After some perusal (and a quick check for what I had in the pantry), I settled on a recipe entitled "Chicken Risotto à la Milanese." I've made risotto probably about a dozen times. I'm no expert, but the directions were a bit odd. Here's the recipe as written:
1/2 cup butter
2 lb/900 g skinless boneless chicken, sliced thinly
1 large onion, chopped
1 lb/450 g risotto rice
2 1/2 cups chicken bouillon
2/3 cup white wine
1 tsp crumbled saffron
salt and pepper
2/3 cup grated parmesan cheese, to serve
1. Heat 4 tablespoons of the butter in a deep skillet and cook the chicken and onion until golden brown.
2. Add the rice, stir well, and cook over low heat for 15 minutes.
3. Heat bouillon until boiling and gradually add to the rice. Add the white wine, saffron, salt and pepper to taste, and mix well. Simmer gently for 20 minutes, stirring occasionally, and adding more bouillon if necessary.
4. Set aside for 2-3 minutes and just before serving, add a little more bouillon and simmer for 10 minutes. Serve the risotto sprinkled with the grated Parmesan cheese and the remaining butter.
I don't know about you, but if you've made risotto before you generally heat the broth, add gradually to the rice, stirring regularly until each addition of broth is almost absorbed before you add more. The risotto is done when the grains are fully cooked but still firm, and you have a lovely creamy fairly thick (but not the consistency of paste!) sauce. The method outlined in the recipe may work, but it seemed to me like you wouldn't get the creamy texture of the rice and sauce. So, not trusting the recipe, what I did looks something like this:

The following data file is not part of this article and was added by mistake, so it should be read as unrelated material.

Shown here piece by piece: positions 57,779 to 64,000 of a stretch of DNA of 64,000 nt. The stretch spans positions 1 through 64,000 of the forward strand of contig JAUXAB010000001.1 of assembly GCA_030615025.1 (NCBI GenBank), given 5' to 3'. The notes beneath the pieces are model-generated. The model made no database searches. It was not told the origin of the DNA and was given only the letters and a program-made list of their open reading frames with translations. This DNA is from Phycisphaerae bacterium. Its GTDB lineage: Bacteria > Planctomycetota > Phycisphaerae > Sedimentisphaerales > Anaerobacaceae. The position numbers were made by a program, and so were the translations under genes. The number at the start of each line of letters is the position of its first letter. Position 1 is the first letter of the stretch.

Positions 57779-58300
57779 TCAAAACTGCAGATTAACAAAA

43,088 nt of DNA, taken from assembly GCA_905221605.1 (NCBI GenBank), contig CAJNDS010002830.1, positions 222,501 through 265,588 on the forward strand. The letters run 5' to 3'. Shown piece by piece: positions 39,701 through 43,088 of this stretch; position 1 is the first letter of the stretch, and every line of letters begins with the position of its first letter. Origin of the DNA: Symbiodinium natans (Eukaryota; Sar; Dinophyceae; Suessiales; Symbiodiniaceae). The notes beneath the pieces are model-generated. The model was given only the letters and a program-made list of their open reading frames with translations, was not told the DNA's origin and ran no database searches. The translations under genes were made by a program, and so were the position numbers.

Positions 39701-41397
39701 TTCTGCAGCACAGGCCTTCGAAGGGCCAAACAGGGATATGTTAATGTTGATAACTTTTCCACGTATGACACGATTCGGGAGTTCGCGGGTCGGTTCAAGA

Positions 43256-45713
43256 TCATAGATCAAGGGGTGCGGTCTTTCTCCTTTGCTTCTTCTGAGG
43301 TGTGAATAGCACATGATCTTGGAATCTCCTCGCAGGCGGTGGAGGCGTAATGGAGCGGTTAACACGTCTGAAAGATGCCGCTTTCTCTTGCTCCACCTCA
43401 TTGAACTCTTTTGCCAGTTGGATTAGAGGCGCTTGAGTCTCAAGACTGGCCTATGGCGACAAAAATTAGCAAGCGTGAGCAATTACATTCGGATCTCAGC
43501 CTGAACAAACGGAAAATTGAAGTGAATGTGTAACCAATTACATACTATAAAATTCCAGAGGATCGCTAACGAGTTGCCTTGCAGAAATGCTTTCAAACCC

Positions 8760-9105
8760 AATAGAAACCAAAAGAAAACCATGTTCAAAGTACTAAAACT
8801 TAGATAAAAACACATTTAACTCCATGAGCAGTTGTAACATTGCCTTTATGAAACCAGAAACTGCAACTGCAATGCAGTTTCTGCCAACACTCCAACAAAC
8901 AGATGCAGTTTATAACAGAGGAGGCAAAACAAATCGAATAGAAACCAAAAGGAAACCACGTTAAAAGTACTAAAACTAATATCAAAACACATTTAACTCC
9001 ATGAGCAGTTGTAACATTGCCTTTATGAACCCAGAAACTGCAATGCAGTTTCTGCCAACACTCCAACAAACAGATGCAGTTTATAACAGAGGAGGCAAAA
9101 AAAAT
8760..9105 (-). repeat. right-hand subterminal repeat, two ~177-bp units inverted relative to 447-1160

5 T butter
1 lb boneless, skinless chicken
1 large sweet onion (I used Vidalia), chopped
1 lb Arborio rice (Arborio is one of the varieties of short-grain rice typically used for risotto)
5-ish cups chicken broth, heated to a simmer
1-ish cup hot water
2/3 cup white wine (I used Chardonnay)
1/2 teaspoon saffron (because saffron's to damn expensive to use a whole teaspoon)
1/2 teaspoon salt
1/4 teaspoon fresh ground black pepper
1/4 cup freshly grated parmesan cheese (because I'm the only one who likes it)
First, I prepped the ingredients. I grated the parmesan...
|I usually use a microplane grater, but opted|
for the larger holes of a box grater here
|Get a digital kitchen scale. Very, very handy|
for baking and metric recipes.
|See the saffron? No? That's because $15 only buys|
you about .03 oz in a teeny little plastic bag, stuffed
inside a large bottle. Feh.
|Just after the addition of more liquid.|
The taste and texture I though were quite good, however I don't claim to be a risotto expert of any kind! The lovely yellow color comes from the saffron. My husband liked it. Son didn't like the texture of the rice, although he liked the flavor (it was a new texture for him, and he's a big texture guy). Daughter ate some, but claimed she didn't like onion. Moral of this story: risotto is yummy, but it's a fair amount of time at the stove. Save it for people who will appreciate it.